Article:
Published by: Margaret K. McElderry Books
Order at: Amazon
Reviewed by: Alex
What to Expect: A teen comes into his own when he exposes the truth about a hate crime…with art.
Adrian Piper is used to blending into the background. He may be a talented artist, a sci-fi geek, and gay, but at his Texas high school those traits only bring him the worst kind of attention.
In fact, the only place he feels free to express himself is at his drawing table, crafting a secret world through his own Renaissance art-inspired superhero, Graphite.
But in real life, when a shocking hate crime flips his world upside-down, Adrian must decide what kind of person he wants to be. Maybe it’s time to not be so invisible after all—no matter how dangerous the risk.
Review: To be invisible or not to be invisible is not the question; it’s what kind of invisible to be. To be the kind that ducks down, hides, isolates oneself by wearing gray clothes and sticking close to walls in order to minimize interaction with others? Or to be the kind of invisible that dons invisibility like a magic shroud, to remain hidden for the purpose of sneaking under the radar in order to do something truly spectacular?
Adrian Piper’s journey starts at the first and brings him to the second.
The tale itself is romantic and told from the perspective of a sixteen-year-old boy who begins by wanting an owner’s manual. While he doesn’t get one, per se, he gets a lot of advice from his friends Audrey (take action) and Trent (lie low). Once he realizes that neither will help him in the way that he needs help, he shucks off this advice in lieu of trusting himself and doing what he knows, deep down, will be the thing that works for him. He delves into his secret, invisible world, where he uses his art and the internet to shine light on the truth about a hate crime covered up by authorities. However, as he exposes this truth to the world, he unwittingly exposes more of himself. That is, he becomes more visible. He wears brighter clothes, meets new people, takes risks, confronts the perpetrator of assault, gets a boyfriend. He comes into himself.
While the book is lauded as one that confronts issues of homophobia, I’m not convinced. The reader joins Adrian on his journey of self-inquiry that includes the pros and cons of coming out and of finding the courage to speak up against a terrible wrong that was done. The first crime committed was specifically geared toward a highly visible, very out gay student. The God Hates Faggots rhetoric appeared in various assaults, including those with bodily harm and vandalism. It also showed up as part of a verbal attack on Adrian from his best friend’s mom. So, the problem was raised. What wasn’t raised? How to prevent these attacks from happening on a personal and systemic level. And how to combat that it happens at all. It would have been nice to have. The thing is, I’m not convinced it was within the scope of this book.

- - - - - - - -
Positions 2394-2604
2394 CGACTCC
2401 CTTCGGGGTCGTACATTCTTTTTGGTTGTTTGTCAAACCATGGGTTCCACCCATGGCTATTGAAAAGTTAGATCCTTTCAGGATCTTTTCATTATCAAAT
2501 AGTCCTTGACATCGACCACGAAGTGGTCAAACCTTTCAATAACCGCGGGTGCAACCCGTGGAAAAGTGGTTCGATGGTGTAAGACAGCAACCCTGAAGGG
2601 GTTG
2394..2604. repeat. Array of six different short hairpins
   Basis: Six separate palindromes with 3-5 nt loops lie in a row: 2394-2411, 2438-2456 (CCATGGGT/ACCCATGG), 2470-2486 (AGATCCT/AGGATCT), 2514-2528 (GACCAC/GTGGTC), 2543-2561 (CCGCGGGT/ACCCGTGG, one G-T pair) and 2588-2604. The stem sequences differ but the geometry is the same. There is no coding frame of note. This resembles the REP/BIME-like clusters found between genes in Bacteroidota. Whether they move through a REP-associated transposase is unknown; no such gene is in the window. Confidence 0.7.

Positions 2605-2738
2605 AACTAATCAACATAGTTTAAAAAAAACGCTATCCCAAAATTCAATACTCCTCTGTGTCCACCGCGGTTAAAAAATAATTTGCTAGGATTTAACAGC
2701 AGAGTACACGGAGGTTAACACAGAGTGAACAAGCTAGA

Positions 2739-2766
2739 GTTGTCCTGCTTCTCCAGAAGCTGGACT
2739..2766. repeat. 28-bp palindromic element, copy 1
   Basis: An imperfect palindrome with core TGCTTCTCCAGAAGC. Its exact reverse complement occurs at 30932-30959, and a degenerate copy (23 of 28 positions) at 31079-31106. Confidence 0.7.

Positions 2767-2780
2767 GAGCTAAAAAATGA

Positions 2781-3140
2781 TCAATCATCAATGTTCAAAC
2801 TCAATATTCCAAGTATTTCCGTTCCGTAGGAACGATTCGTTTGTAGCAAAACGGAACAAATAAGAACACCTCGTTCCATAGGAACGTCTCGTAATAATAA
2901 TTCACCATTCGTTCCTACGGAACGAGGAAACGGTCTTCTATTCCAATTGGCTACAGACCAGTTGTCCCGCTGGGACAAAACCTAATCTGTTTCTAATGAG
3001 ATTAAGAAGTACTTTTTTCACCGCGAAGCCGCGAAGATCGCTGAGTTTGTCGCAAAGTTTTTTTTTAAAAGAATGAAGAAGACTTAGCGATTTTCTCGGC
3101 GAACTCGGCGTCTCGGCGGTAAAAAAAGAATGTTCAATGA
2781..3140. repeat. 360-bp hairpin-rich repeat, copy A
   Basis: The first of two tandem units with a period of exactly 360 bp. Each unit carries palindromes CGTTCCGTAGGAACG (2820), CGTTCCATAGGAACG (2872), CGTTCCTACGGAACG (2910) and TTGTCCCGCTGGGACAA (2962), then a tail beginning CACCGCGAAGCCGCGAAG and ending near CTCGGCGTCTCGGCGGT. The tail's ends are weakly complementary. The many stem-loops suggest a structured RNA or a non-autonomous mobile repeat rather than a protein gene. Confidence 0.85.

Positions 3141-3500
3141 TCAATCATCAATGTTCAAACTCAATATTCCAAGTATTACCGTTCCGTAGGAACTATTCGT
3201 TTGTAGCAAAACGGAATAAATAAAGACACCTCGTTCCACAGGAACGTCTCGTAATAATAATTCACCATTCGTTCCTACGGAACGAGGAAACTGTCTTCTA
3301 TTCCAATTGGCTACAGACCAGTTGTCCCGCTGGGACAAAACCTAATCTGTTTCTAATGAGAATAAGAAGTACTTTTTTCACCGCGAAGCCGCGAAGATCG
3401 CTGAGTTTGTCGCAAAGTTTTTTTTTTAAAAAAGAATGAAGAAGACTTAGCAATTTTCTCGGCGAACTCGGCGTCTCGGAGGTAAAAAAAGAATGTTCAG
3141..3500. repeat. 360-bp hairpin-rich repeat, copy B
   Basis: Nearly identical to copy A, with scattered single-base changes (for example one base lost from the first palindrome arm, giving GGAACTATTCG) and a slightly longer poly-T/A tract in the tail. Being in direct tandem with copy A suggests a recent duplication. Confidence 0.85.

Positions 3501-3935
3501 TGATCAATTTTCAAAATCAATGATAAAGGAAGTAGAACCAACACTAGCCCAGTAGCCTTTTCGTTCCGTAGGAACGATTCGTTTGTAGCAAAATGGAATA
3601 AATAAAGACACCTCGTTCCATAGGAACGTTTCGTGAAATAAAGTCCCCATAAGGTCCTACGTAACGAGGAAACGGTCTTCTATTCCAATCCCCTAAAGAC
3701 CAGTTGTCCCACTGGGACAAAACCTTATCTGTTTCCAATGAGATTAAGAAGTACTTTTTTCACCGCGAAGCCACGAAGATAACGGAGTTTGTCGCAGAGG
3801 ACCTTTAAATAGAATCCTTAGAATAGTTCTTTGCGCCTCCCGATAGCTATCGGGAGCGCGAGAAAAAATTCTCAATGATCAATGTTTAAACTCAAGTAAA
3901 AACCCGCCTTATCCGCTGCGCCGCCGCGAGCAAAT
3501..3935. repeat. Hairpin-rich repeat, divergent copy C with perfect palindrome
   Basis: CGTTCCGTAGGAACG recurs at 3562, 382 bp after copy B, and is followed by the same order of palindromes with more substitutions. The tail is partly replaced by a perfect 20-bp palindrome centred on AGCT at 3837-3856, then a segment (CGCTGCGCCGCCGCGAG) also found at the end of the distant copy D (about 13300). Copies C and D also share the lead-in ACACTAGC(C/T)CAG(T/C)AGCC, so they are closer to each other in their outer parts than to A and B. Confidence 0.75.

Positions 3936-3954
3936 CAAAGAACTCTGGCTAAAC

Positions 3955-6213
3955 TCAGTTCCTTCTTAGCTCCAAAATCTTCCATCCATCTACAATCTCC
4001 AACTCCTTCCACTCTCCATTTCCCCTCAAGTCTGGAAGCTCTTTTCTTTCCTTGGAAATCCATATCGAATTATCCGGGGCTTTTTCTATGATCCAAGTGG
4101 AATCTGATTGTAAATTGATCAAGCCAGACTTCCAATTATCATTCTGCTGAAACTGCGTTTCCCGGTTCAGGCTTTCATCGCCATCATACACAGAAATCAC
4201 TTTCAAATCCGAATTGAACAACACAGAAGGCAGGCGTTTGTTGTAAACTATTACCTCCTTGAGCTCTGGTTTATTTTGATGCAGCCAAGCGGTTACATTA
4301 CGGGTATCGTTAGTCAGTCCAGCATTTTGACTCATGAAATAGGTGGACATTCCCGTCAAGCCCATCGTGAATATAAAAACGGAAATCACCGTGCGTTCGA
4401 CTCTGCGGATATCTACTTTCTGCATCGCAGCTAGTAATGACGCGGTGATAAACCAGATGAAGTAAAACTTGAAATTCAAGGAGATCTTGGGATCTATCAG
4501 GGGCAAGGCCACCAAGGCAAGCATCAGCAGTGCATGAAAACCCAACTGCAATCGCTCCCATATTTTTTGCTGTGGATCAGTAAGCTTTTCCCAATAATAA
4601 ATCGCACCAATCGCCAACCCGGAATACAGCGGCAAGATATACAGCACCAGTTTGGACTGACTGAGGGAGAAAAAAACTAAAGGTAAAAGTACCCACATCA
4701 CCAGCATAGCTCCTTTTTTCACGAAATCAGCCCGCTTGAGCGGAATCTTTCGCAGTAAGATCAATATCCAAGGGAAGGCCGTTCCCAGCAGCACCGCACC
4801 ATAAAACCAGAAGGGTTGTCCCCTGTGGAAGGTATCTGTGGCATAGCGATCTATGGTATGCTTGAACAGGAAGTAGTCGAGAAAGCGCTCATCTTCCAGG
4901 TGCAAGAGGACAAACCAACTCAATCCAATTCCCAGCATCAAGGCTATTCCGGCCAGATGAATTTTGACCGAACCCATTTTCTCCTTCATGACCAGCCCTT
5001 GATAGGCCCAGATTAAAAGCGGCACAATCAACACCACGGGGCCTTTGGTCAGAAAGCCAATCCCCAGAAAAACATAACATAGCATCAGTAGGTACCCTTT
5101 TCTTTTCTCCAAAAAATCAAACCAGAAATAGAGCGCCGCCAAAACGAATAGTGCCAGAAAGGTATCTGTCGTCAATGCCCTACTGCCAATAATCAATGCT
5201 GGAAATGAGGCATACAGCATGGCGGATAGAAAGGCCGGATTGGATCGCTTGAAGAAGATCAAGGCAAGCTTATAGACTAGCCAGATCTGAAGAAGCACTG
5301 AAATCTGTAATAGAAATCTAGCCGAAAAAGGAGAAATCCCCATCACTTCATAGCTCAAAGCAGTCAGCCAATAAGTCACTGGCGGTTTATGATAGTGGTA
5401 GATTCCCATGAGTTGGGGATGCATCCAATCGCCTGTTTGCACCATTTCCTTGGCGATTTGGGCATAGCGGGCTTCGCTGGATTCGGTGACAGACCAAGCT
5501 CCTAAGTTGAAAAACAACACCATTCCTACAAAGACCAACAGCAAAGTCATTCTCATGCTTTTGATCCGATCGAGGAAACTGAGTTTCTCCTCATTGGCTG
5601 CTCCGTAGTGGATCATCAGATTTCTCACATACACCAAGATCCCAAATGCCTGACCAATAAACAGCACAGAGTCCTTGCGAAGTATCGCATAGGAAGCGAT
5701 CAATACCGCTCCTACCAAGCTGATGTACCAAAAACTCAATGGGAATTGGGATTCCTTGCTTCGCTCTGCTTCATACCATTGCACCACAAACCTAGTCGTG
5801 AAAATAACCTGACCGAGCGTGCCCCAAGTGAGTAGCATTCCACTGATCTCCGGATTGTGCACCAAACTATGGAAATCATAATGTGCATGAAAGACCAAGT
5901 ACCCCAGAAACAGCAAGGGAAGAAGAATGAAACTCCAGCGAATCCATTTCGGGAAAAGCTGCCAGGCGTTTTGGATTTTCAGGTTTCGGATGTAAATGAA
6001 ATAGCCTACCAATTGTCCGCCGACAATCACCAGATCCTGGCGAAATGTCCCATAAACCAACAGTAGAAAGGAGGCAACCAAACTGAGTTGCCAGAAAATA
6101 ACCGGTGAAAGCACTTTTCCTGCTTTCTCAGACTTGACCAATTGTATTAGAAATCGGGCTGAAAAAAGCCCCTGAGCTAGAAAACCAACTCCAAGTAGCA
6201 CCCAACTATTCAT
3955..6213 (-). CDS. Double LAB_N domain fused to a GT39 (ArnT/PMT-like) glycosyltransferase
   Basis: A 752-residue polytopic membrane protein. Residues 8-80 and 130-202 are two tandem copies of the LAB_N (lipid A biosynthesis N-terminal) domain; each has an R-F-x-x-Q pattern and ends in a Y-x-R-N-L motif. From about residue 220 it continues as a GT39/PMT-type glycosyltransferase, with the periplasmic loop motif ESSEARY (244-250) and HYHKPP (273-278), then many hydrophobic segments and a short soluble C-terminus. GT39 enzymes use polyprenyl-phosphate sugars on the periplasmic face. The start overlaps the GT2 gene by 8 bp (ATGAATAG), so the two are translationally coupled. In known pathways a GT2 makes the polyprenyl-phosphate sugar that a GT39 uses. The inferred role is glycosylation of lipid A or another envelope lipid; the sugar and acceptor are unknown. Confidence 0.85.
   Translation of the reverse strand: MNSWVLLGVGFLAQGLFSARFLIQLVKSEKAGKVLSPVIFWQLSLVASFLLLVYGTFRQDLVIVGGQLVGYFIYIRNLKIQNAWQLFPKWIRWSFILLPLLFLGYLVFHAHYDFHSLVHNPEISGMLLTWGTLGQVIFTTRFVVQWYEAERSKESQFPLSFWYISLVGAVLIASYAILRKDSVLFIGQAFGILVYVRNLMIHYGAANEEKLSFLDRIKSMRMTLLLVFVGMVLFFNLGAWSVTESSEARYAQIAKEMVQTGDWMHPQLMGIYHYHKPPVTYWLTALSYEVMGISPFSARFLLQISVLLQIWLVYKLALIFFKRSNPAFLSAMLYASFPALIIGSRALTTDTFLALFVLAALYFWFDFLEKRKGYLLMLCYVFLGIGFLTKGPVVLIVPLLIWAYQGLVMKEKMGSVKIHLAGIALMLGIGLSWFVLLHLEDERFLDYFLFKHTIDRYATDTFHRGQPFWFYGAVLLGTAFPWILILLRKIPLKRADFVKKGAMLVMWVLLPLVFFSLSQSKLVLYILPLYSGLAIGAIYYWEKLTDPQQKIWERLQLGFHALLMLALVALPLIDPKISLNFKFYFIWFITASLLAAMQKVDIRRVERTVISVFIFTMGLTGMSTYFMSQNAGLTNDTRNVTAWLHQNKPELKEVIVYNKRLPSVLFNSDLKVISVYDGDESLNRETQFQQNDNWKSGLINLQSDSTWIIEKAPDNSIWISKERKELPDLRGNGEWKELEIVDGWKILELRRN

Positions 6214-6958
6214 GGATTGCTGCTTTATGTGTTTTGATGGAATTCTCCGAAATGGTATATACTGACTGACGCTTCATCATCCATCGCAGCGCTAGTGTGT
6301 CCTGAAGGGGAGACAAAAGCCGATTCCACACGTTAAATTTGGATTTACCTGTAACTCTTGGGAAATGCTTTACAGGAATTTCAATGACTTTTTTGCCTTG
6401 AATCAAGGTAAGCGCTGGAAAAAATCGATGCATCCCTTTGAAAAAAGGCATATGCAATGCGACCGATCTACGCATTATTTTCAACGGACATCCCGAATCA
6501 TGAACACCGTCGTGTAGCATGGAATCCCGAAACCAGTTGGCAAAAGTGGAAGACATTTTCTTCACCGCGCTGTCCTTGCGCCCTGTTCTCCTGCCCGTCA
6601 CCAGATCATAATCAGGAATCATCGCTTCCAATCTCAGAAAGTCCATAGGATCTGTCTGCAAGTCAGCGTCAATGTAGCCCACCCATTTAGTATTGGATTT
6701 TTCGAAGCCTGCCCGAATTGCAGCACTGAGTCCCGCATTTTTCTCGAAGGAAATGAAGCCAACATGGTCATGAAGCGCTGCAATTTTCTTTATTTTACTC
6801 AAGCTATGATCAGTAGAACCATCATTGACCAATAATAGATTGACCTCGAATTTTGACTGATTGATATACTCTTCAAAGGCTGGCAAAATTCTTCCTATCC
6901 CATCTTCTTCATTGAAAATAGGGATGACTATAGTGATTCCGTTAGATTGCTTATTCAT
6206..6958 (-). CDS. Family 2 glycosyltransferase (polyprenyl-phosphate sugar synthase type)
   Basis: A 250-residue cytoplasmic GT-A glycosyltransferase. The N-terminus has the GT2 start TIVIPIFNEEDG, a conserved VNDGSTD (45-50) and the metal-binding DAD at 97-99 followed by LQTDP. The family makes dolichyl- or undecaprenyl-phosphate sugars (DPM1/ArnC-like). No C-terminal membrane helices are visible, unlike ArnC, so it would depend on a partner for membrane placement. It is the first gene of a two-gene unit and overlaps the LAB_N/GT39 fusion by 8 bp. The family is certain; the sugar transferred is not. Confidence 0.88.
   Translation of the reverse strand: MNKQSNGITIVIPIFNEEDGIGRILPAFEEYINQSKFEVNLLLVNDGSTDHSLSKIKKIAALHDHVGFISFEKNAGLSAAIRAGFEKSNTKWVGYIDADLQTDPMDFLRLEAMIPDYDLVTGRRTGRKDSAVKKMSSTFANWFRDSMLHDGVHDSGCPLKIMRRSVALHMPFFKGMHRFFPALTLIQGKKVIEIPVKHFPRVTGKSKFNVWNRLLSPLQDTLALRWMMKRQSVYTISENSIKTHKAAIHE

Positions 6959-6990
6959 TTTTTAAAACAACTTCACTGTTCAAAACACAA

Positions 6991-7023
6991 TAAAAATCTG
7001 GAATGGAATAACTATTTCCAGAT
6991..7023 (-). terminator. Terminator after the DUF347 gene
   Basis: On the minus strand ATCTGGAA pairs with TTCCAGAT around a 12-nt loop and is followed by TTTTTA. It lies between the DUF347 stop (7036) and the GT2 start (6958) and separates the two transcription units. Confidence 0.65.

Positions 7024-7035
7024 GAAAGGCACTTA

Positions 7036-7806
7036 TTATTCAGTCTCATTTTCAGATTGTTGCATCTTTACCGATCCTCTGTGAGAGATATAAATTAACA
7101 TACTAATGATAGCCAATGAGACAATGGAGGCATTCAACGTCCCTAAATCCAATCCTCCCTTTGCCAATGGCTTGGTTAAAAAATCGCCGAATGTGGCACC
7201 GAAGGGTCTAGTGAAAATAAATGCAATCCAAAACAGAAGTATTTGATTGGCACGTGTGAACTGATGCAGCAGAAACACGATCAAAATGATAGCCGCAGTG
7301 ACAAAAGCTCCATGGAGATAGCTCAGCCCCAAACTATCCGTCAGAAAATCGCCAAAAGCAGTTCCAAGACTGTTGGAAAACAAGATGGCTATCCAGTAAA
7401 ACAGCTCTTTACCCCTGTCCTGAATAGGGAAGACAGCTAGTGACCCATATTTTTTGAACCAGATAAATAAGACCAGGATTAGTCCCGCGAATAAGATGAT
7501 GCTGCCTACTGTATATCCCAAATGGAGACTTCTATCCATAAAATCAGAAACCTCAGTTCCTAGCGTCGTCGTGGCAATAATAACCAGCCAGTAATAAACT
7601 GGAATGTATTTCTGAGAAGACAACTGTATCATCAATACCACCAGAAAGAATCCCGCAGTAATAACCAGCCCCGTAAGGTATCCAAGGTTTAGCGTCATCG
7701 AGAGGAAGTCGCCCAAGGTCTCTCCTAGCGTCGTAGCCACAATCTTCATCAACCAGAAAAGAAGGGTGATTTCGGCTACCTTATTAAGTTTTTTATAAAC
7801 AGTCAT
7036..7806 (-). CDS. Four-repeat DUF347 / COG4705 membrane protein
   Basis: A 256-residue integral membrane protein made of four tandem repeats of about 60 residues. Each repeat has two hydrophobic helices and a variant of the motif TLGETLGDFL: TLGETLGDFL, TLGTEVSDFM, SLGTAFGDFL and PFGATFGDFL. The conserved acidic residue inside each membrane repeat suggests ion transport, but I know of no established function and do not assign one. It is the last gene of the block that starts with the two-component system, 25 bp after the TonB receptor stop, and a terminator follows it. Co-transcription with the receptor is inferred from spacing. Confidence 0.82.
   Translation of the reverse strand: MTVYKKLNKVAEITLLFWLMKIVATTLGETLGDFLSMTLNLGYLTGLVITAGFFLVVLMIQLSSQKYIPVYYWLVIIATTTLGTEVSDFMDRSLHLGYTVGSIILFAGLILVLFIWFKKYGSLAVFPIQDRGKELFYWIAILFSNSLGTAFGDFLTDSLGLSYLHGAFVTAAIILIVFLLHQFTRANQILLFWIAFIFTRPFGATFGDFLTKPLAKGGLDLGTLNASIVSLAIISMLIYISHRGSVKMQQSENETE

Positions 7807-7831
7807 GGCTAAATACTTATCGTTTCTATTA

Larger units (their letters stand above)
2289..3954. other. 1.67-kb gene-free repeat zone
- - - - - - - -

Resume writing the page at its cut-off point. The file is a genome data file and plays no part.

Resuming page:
Furthermore, while Adrian physically inserted himself into a hate crime directed toward a young gay man, I suspect that he would have done the same for anyone in a similar situation. And later in the book, he does. This is not a criticism of his action. On the contrary, it speaks to his character. And against the bystander effect. We are urged to help and to do something when we see something wrong happening. Period.
The real strength of the book was its purpose: to inspire people to discover their own strengths — those things that are often hidden, those things people dislike about themselves, those things that people are made fun of for. The author’s purpose was to demonstrate how Adrian, when he did his own thing by drawing comics, he was empowered to affect the world far more than he had ever imagined. This idea is sweet and it is idealistic. However, this story was told by someone who loved puppets in high school — and he was told repeatedly that it would get him nowhere — and ended up as the Creative Director for Sesame Street. Would the message have seemed as authentic had I not known this? I’m not sure. But it was gratifying to see Adrian’s growth as an artist over time and of the amount of work required to achieve the mastery of his craft as much as it was to see him using his craft to tell a story that wasn’t otherwise acknowledged.
What you might not like/doesn’t work for you: Neither the motivation nor the consequences of the hate crime were resolved. The perpetrator is free. The victim is pressured to return to a school shared with his perpetrator. The adults of authority (the police, the principal of the school, the parents) are willfully blind to this situation. When the heart of the book is geared toward inspiring teens to identify their own superpowers, ending this book without having justice served is short-sighted.
Similarly, discussions around racism and bias were absent. Thus moving the use of stereotypes (from the dumb, abusive jock to the sassy, big black girl) and the casual mentions of racism sprinkled through out the book (i.e. driving while black) into a questionable act of armchair diversity, which is unfortunate when the book’s premise is about fighting a hate crime. I would have liked to see this considered more thoughtfully.
What you will love: The artwork is stunning and, in fact, the main reason that this book stands out. The author is the artist and is clearly passionate about his craft. And while it is difficult to see details on a certain e-reader named after paper being white, the author has graciously added more visuals on the book’s website: http://www.drawthelinenovel.com/behind-the-art/